FCA Letter April 19, 2021
Provident Response to FCA April 22, 2021
U.K. consumer credit provider Provident Financial has responded to the Financial Conduct Authority’s letter of April 19, following the convening hearing for its scheme of arrangement this morning. Provident says it disagrees with the FCA’s suggestion that there may be scope for the group to increase the level of funding to the scheme compensation fund, currently set at £50 million. Continue reading for our EMEA Core Credit team's analysis of Prudential Financials' denial that it can increase the level of funding its scheme of arrangement compensation fund, and request a trial for access to the linked documents as well as our analysis and reporting on hundreds of other stressed, distressed and performing credits.
“Financial modelling is multi-dimensional and bearing in mind the requirements of the PRA [Prudential Regulatory Authority], with whom we have also had dialogue, we believe that we can only contribute a maximum of £50 million from capital to the scheme. We therefore remain firmly of the view that the scheme is the fairest compromise that could have been offered to customers with valid redress claims,” the company wrote.
The FCA wrote that it understands Provident intends to increase lending across the group by 30% to 50% over the next three years. The FCA considers that the group's anticipated growth in lending, which is factored into its determination of the compensation fund amount, could reasonably be reduced, which would in turn reduce the funding requirements of the group over that period.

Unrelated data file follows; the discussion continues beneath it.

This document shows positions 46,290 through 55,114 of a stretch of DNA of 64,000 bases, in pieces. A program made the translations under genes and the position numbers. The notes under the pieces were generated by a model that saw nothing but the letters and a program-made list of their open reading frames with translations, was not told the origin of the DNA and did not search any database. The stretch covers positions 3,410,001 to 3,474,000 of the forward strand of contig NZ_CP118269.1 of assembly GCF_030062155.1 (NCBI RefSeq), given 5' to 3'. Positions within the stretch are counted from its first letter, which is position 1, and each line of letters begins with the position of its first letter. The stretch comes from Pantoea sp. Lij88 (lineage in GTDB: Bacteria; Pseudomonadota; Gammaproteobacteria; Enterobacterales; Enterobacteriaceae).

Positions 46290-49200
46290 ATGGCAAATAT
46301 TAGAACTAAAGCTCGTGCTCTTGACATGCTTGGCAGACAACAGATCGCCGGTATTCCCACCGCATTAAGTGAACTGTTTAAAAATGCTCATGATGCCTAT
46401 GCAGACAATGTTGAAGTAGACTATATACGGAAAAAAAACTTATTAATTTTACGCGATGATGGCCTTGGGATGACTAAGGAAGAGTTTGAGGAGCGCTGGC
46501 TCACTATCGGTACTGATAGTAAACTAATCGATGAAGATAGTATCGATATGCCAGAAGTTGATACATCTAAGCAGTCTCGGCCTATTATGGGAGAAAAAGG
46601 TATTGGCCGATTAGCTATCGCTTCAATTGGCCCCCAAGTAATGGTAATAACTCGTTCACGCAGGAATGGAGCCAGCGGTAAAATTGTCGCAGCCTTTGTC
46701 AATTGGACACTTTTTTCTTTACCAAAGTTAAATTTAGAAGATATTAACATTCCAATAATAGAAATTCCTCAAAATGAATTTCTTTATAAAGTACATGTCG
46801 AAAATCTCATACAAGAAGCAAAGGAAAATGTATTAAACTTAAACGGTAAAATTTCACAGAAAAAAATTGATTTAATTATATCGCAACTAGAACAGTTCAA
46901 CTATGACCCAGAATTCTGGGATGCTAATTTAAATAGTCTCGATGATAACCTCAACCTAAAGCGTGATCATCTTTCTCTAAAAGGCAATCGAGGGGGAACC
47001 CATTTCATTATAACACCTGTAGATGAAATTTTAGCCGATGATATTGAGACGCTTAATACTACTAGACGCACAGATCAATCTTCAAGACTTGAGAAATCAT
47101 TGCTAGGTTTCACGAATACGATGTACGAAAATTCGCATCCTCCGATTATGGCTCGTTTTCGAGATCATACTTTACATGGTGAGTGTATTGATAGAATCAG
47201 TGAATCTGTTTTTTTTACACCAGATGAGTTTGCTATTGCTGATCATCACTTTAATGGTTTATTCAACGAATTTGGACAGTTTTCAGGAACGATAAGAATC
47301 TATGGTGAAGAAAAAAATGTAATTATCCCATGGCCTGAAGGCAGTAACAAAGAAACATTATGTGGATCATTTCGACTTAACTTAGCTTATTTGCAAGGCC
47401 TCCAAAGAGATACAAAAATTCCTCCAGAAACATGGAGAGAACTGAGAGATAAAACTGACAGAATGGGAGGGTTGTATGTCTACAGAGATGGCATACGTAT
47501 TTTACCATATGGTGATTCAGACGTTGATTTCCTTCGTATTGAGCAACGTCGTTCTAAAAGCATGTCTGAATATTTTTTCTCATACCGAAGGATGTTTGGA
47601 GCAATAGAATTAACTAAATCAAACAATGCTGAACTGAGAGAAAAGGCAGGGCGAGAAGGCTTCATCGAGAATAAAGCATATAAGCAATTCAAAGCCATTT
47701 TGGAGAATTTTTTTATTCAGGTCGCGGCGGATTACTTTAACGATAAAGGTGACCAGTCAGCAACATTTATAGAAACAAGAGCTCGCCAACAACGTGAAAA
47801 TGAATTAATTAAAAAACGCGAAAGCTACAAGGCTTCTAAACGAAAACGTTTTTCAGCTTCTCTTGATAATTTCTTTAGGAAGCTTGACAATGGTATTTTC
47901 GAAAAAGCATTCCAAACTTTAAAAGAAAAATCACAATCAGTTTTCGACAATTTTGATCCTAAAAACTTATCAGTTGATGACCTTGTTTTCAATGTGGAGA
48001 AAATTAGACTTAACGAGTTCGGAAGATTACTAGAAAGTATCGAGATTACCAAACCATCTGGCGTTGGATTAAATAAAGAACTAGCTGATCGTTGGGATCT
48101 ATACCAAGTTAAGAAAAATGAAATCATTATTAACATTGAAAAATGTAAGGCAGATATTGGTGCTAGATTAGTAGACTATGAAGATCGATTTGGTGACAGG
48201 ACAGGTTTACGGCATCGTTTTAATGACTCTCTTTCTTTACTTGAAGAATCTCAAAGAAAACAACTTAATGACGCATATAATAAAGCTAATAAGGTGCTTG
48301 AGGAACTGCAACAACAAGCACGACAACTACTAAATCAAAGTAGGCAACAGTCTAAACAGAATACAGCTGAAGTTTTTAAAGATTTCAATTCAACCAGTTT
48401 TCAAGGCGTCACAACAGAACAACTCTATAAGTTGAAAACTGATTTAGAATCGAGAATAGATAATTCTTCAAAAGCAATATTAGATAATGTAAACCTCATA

Provident said it is not in a position to give the market guidance on future business growth and, therefore, the various business forecasts set out in the FCA letter should not be regarded as market guidance.
Provident also notes that at the time Provident Personal Credit Ltd., or PPC, (a lending subsidiary) obtained formal authorization in November 2018, the FCA asked for Provident’s assurance that it would support the business. In the four years ended Dec. 31, 2020, Provident and its shareholders contributed about £390 million to PPC. However, as noted in Provident’s trading update
on March 15, the sector dynamics changed the operating environment materially for PPC during the second half of 2020. When combined with the impact of Covid-19 on its profitability, customer complaints could no longer be treated as part of operating costs and this drove Provident's decision to support PPC’s customers as best it could.
Provident also highlighted that it agreed to fund the costs of the scheme, estimated at £15 million.
The FCA letter raised a number of other concerns which were also raised
in court. They include concerns that some customers may vote on the scheme when they are not, in fact, redress creditors, and may be given a vote weighting disproportionate to the actual value of their claims, as well as the fact that some customers may be worse off under the scheme when compared to the position in the counterfactual insolvency.
The company intends to release the scheme explanatory statement by May 17. The scheme meeting is scheduled for July 19 and the sanction hearing for July 30.